MISSOULA -- With one wildfire menacing Going-to-the-Sun Road and another threatening to hop the Continental Divide into the Two Medicine basin, the last thing Jeff Mow needed last August was a new burn starting next to the isolated Goat Haunt Ranger Station along Waterton Lake.
“It may have broken all kinds of rules, but we delegated management of that fire to Parks Canada,” the Glacier National Park superintendent told the Crown of the Continent Roundtable audience Wednesday. “It was the right thing to do. And it speaks to the shared values at risk and the comfort we had working with each other. They had put the town of Waterton Lake on evacuation notice during that event. And we signed away delegation of authority to Canada in that case.”
Fortunately, the little fire only burned a couple of dozen acres before Canadian helicopters and ground crews controlled it -- on the American end of Waterton Lake’s transboundary waters. But for Mow and many others at the international conference on the University of Montana campus this week, it was evidence of how political boundaries can become permeable when the needs of large landscapes take prominence.
While that kind of cross-border cooperation is fairly new, Mow said it built on an idea that’s decades old: The notion of Waterton Lakes National Park in Alberta and Glacier Park in Montana forming an international peace park recognized around the world as an example of how landscape management can be done better. At last year's World Parks Conference in Sydney, Australia, Mow said he met park managers from around the globe who knew of Waterton-Glacier and hoped to copy its ideal.
And the region has new opportunities to build on, according to Ian Dyson, senior manager for planning at Alberta’s Environment and Parks Ministry. Last week’s designation of an area twice the size of Waterton as Alberta’s new Castle Provincial Park and Wildland is the latest example.
“The bigger challenge will be to demonstrate stewardship on the landscape,” Dyson said. “We’ve benefited greatly from our American colleagues in developing conservation priorities such as guarding against invasive species.”
Dyson credited the Crown of the Continent Roundtable’s collection of agency leaders, academics, advocacy groups and business people with both identifying shared challenges and nurturing the social buy-in needed to make solutions work. He said Crown priorities such as fire management, wildlife connectivity, and preservation of threatened species like whitebark pine and grizzly bears were made more palatable to local governments because roundtable members could explain and justify the issues.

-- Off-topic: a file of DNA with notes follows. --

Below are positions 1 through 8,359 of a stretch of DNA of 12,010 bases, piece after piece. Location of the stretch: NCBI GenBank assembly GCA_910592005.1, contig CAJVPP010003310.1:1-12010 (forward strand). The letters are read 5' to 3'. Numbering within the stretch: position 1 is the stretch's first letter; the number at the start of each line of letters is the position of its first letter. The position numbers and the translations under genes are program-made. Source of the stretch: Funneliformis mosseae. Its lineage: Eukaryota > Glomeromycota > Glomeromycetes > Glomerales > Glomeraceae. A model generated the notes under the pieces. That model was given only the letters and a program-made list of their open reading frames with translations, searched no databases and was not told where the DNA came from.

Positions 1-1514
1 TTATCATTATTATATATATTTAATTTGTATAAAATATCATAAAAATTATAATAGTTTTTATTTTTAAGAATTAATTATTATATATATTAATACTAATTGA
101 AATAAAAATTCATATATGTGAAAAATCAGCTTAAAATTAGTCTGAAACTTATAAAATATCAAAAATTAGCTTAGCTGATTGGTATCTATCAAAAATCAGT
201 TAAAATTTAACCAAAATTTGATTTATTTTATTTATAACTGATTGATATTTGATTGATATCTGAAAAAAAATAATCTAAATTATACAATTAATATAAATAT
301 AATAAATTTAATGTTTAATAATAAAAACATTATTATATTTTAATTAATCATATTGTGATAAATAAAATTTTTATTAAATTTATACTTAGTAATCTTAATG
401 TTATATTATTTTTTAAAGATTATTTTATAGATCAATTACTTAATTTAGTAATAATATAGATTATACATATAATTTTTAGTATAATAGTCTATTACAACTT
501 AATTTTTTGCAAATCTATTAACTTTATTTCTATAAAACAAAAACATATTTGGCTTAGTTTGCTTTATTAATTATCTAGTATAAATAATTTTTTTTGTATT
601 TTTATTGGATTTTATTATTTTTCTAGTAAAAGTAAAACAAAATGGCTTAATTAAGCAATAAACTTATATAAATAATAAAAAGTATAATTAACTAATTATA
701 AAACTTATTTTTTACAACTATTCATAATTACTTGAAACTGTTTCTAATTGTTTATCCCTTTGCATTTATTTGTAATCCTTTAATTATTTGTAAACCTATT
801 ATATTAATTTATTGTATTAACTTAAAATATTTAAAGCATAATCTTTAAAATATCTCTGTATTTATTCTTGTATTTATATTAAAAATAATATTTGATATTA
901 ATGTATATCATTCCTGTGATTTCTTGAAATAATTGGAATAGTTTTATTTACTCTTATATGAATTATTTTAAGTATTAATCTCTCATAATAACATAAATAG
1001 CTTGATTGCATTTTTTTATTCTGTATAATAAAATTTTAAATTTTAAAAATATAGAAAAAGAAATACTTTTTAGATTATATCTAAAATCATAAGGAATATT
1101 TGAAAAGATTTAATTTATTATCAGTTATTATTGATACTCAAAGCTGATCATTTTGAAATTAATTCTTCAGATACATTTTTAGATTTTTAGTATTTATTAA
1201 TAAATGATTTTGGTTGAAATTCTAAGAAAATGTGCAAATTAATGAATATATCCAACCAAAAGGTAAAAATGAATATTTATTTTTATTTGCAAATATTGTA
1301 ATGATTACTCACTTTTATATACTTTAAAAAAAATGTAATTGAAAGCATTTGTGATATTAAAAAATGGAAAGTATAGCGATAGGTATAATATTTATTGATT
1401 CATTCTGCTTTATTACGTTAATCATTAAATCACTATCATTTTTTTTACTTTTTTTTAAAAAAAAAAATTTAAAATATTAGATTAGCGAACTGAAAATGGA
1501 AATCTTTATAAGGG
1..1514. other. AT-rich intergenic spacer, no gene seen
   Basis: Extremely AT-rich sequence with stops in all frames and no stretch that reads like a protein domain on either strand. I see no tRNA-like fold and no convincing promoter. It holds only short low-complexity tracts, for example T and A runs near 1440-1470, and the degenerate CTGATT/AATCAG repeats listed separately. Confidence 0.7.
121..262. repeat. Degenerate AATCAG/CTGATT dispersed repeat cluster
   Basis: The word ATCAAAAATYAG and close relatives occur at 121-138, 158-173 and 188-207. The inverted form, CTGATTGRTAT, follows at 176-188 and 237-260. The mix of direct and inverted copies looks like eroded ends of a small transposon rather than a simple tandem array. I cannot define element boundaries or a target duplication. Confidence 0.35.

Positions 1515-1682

“Right now, we’re looking at the Montana experience with the restoration economy,” Dyson said of the state’s ability to provide good jobs restoring or rehabilitating past industrial wastelands. “There is great interest in that as we enter a new era in southwest Alberta.”
While Glacier and Waterton share a park border and park visitor issues, the Rocky Mountains just north and south juggle more multiple-use concerns. The Alberta provincial government had to confront timber and mining claims in the Castle parklands, while U.S. Forest Service officials face similar questions in and around the Bob Marshall Wilderness Complex.
Forest Service Region 1 Forester Leanne Marten said current updates to the agency’s forest management plans would be done in three to five years, instead of the past timeframe of a decade or more. But she told students in the UM audience that even with the more efficient process, the authors of those plans would likely pass on implementation to younger colleagues.
That brought Dyson back to the long-term nature of the Crown of the Continent Roundtable’s vision.
“Our challenge is to keep these interrelationships across the resources we’re all managing,” Dyson said. “Because as far as the critters are concerned, they’ll be moving through all our jurisdictions.”